Microsoft Data Platform is changing – so am I

This month’s T-SQL Tuesday entry hosted by Koen Verbeeck (, a blog post about how we feel about the ever changing times within our technology space. Personally I love this new era of cloud computing and do not feel threatened in anyway.


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Azure – SQL Database Premium RS

A very quick post for today, I was navigating my way through the Azure portal within my SQL databases section and came across an edition that I had never seen before and I became very intrigued. It is called Premium RS (currently in preview mode) meaning we now have four tiers to select from – basic, standard, premium and premium RS.

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Setting up SQL Server to SQL Database (Azure) Replication

I had a need to setup transactional replication from my SQL Server to SQL Database (Azure) where I only needed a selection of tables that I wanted to off-load to Azure.  For this post I will be going through the setup, post checks with T-SQL / replication monitor, checking the incoming commands with Azure’s query performance insight tool and finally hooking it up to Power BI.

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Using Extended Events in Azure

Over the past 6 months I have been trying to push myself to use extended events (XEvents) over SQL trace, once you get past the learning curve it’s probably the way to go. If you are operating in the Azure space then you have no choice. Extended events are what you will need to use if you want to collect information against SQL database. There are some subtle differences on how you write the T-SQL between SQL database (Azure) and your locally installed SQL Servers.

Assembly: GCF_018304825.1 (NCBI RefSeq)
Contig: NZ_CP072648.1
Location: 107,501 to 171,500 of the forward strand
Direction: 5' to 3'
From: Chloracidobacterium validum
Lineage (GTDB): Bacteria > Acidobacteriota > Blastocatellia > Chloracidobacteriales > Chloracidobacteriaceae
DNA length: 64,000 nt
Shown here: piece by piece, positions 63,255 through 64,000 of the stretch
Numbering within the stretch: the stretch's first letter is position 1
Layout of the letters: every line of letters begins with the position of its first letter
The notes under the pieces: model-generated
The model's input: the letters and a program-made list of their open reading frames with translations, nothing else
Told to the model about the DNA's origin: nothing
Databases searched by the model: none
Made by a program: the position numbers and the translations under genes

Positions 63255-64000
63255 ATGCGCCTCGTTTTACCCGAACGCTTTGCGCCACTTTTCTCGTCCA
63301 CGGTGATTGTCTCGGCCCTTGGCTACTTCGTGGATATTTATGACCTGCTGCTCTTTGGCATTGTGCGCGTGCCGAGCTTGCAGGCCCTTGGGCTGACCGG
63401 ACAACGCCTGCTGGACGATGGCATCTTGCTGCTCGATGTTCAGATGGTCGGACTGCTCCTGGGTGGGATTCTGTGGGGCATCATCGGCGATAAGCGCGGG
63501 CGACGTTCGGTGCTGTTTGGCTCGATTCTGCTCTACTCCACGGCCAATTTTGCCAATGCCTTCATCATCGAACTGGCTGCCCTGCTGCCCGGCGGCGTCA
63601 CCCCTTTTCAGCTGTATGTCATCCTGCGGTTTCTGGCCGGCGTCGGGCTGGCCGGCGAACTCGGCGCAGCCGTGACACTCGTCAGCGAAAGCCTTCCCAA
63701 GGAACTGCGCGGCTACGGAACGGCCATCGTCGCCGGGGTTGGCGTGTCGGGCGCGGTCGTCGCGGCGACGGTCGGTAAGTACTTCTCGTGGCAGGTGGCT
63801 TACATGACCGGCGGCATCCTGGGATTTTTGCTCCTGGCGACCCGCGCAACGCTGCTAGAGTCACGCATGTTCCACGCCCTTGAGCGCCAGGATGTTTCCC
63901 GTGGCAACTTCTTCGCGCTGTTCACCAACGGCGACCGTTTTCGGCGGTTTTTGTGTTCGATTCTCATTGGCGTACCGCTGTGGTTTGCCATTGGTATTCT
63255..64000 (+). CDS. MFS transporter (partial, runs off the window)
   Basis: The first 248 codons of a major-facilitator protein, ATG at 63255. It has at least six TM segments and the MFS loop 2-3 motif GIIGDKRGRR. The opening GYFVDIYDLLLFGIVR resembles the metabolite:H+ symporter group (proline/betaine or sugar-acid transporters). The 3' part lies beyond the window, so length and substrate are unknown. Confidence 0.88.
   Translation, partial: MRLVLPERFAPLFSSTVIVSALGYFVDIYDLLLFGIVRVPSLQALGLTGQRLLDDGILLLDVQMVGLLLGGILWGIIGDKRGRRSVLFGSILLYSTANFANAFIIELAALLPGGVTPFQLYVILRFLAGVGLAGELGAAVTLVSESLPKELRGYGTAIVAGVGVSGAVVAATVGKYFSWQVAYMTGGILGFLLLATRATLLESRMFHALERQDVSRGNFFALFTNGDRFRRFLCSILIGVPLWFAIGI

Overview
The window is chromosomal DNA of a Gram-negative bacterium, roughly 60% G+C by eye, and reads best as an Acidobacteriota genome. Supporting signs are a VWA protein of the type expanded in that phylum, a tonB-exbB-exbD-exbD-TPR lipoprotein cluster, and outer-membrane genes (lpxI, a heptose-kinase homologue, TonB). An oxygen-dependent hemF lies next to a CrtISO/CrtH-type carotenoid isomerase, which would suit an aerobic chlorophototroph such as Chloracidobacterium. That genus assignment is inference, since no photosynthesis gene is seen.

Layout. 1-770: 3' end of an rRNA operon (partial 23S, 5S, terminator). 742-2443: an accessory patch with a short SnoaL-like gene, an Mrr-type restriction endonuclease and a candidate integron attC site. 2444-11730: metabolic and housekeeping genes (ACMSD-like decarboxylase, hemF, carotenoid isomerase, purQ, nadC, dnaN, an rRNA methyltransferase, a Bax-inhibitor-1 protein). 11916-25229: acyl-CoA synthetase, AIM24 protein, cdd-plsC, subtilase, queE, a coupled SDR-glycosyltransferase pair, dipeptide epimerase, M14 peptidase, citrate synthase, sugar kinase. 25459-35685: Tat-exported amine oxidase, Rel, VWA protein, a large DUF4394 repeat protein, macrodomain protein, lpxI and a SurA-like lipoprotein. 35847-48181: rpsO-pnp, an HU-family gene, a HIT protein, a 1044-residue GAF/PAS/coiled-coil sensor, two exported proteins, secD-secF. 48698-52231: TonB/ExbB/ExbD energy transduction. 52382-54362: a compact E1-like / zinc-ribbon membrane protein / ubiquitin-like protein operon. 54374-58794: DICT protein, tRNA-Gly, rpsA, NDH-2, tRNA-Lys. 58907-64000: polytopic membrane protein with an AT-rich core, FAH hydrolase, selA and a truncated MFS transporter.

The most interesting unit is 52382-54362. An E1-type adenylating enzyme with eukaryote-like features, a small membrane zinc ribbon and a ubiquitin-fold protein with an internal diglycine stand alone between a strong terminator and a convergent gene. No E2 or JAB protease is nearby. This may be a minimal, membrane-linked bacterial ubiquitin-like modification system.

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Interactive query experience for SQL databases

This is a new feature where you can issue TSQL commands via a TSQL editor straight from the Azure portal, why this is great is because sometimes you do not want to keep switching between your SSMS (SQL Server Management Studio) connection and the Azure portal to issue basic commands and that assumes that you have the right version of tools installed and correct ports opened locally.